Sunday, December 23, 2007
Hapa Hapa Syndrome
"Hapa hapa" means "Here and here..." That's where it hurts, we heard several times today at Ebwali Parish, from the kids and guardians alike. "How long?" "Two weeks," was invariably the answer. The orphan feeding program was busy, githeri notwithstanding, but most of the clinical problems presented were generalized aches and pains -- and jiggers, of course. We worked until about 1:30 PM, then loaded up the van and waved kwa heri ('bye) to everyone. David Mabenda asked to have his photo snapped with Dr. Hardison before we pulled away.
Returning for hospital rounds , we encountered a classic country "traffic jam." Meanwhile, a new patient had been admitted to Ward I: he was recovering from a minor assault and a major hangover. A new patient had also been admitted to Ward II: Millicent came through the CCC via the outpatient department. She appeared to be about seven months pregnant. After a negative pregnancy test and a thorough ultrasound, however, it was determined that she had ascites. Millicent then agreed to be tested for HIV and learned she was positive, not pregnant.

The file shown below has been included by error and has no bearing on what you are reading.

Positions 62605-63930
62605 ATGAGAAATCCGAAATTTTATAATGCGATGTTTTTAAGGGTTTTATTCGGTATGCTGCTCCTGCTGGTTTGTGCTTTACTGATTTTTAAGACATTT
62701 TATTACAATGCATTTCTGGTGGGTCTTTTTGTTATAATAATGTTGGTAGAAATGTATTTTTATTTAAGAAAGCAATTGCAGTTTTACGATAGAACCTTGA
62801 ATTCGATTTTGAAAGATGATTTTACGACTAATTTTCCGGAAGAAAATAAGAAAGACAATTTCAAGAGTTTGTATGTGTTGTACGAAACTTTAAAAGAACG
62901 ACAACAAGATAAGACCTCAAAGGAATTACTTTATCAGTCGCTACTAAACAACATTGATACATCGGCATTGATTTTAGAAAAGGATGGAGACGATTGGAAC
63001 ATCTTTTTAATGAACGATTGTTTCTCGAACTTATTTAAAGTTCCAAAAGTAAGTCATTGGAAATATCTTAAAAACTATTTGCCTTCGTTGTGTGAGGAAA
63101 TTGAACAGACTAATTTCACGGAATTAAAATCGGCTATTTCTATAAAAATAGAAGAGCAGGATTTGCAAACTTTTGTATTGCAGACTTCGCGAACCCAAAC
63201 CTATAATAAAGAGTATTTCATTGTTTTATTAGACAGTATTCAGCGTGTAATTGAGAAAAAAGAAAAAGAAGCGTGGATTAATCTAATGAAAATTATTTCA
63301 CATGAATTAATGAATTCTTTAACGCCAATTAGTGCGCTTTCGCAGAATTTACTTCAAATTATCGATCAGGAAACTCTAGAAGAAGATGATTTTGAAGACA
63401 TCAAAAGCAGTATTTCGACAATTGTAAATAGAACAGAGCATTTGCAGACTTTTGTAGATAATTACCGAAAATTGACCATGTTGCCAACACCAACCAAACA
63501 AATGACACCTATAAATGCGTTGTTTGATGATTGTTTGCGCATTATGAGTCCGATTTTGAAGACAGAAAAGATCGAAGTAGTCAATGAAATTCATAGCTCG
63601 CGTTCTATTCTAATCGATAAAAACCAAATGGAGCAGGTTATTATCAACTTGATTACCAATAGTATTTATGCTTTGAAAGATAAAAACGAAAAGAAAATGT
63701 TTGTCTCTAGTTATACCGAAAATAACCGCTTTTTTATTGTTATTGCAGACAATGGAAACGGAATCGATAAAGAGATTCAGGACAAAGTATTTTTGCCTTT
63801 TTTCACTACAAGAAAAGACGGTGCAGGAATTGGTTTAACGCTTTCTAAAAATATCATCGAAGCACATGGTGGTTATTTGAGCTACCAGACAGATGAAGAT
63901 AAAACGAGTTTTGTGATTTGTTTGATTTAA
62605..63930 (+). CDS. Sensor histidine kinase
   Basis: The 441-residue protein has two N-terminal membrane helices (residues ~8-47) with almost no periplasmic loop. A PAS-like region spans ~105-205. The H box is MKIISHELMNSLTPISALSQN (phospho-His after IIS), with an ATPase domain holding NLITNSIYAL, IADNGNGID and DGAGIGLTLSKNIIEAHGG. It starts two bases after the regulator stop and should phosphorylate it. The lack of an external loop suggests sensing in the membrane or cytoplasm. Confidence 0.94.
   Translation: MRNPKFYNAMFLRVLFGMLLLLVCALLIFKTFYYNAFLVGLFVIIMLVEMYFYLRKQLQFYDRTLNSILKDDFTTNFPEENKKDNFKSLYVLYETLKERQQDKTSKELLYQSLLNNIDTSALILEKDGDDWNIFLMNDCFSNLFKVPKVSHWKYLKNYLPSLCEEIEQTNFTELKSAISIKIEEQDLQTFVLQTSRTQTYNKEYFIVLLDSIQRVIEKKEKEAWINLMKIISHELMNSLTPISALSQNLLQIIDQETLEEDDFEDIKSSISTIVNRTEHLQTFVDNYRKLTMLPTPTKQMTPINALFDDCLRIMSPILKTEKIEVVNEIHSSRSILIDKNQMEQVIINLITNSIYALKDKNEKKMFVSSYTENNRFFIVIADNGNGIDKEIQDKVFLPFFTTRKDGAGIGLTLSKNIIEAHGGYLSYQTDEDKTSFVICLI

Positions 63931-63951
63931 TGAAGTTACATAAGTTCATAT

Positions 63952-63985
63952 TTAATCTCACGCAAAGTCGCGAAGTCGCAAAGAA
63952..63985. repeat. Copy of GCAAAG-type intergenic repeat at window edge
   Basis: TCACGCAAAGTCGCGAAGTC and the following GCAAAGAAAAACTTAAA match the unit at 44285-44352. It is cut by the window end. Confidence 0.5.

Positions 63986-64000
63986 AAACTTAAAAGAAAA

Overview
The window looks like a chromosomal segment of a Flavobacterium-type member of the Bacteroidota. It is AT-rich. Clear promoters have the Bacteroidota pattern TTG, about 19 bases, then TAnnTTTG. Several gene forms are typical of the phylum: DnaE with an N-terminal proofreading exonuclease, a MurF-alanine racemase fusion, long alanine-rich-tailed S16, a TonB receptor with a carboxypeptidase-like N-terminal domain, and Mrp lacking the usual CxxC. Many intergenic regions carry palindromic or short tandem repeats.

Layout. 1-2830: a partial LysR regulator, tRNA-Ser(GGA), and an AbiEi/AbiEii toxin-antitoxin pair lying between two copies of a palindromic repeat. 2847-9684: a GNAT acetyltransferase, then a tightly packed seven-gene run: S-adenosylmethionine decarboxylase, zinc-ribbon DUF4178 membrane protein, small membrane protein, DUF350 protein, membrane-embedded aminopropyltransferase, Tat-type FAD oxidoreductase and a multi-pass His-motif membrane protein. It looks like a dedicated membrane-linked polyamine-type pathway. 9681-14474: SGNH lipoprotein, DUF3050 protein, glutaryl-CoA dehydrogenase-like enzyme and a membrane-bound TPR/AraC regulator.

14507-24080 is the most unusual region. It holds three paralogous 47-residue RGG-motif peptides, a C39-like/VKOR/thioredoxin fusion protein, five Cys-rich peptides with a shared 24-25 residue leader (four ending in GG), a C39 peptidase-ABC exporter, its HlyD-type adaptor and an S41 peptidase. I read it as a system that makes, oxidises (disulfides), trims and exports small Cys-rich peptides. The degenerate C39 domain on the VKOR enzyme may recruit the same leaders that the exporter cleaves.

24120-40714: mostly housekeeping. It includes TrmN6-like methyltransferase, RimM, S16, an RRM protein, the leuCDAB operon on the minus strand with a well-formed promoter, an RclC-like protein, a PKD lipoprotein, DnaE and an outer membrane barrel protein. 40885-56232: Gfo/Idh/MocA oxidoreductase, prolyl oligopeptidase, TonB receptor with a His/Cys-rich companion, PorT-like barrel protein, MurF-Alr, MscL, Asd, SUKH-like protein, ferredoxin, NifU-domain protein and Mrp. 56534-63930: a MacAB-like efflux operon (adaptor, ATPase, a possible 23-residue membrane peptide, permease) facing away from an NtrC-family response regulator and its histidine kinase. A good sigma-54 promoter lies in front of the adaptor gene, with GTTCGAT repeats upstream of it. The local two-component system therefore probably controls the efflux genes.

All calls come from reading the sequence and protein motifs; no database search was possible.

Ironically, Brigit, another new patient, was discharged today after lengthy HIV testing and counseling. She had been admitted with non-specific complaints, and several family members had died from AIDS-related illnesses. Brigit had been so surrounded by disease and death that she simply could not believe she was HIV-negative. I wish I had a picture of her smile when she finally accepted the doctor's reassurances.
Ruth's daughters came to visit today. She was able to walk outside with their help and sit in the hospital garden. Ruth, too, was smiling. She will be taken home to Luanda by ambulance as soon as one is available. Patients usually walk or take a matatu home from the hospital; but crutches in a matatu would just not work.